Penn State University is the latest U.S. institution to be attacked by Chinese government hackers as its school of engineering went offline Friday after falling victim to a malware attack.
The school was alerted to the problem by the FBI and upon auditing its systems found that PCs on the network of its College of Engineering were infected with malware that was harvesting research data and personal information.
The outage is expected to last for several days after the college announced it needed to take the entire network down for days in order to disinfect its computers. Classes are continuing as normal.
“In a coordinated and deliberate response by Penn State, the College of Engineering’s computer network has been disconnected from the Internet and a large-scale operation to securely recover all systems is underway,” the school said in a statement.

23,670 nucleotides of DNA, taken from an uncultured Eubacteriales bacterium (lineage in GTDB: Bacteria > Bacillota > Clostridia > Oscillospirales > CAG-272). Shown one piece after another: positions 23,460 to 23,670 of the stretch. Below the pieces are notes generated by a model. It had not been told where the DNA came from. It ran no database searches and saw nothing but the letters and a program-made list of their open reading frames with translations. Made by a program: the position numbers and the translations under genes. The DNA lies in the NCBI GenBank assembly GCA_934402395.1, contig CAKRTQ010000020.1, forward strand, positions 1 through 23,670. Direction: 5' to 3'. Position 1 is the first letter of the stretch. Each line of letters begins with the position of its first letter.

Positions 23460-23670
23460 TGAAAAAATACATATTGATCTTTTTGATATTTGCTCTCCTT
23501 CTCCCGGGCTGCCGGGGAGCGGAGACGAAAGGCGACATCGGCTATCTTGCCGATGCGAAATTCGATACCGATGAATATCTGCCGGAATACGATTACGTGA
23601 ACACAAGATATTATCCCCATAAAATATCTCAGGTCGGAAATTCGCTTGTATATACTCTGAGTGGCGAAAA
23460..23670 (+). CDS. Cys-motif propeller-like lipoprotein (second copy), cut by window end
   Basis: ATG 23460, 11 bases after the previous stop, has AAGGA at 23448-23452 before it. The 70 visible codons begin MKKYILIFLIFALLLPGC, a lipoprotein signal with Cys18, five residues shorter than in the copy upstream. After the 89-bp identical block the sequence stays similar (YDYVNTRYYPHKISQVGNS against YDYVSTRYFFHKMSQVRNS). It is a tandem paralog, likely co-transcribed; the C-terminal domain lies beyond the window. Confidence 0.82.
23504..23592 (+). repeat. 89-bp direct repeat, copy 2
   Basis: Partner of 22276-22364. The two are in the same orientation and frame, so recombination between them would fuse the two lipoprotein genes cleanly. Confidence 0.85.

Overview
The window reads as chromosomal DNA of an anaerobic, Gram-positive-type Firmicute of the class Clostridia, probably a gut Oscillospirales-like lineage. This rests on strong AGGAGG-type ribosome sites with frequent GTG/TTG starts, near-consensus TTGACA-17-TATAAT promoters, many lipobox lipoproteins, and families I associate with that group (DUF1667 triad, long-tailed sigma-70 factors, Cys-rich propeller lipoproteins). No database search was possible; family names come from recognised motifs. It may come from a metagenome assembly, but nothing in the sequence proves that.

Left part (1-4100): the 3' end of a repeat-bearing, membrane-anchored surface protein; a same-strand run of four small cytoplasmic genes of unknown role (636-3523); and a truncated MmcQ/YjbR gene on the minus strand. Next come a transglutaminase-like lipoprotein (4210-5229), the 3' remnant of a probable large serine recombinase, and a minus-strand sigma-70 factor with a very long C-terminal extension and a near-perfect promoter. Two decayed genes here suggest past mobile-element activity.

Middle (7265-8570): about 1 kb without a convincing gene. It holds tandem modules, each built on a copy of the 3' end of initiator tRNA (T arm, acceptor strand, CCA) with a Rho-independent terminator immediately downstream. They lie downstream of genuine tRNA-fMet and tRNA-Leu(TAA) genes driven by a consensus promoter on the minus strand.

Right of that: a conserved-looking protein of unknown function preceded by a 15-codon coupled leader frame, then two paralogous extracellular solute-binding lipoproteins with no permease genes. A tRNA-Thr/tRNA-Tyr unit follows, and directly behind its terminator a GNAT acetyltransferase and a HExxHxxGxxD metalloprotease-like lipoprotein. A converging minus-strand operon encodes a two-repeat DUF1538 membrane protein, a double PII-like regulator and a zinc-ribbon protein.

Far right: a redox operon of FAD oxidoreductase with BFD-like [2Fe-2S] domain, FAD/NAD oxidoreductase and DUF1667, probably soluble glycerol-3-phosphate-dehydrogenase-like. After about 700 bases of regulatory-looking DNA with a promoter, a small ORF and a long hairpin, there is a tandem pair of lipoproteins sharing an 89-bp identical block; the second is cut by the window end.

“Contingency plans are in place to allow engineering faculty, staff and students to continue in as much of their work as possible while significant steps are taken to upgrade affected computer hardware and fortify the network against future attack.”
The shutdown was made following a six-month investigation by both the school and the FBI. The school says that after being notified in November, it began to investigate its networks to find the source of the breach.
After months of research, two persistent malware infections were found within the school of engineering’s network. It was found have been in place as far back as September 2012.
Penn State said that over 10,000 student records, including Social Security numbers, were compromised in the attack. Other research data may have been stolen as well.
“While investigators have found that only a small number of these accounts have been used by the attackers to access the network, as a precaution and beginning immediately, all College of Engineering faculty and staff at University Park, as well as students at all Penn State campuses who recently have taken at least one engineering course, will be required to choose new passwords for their Penn State access accounts,” the school said.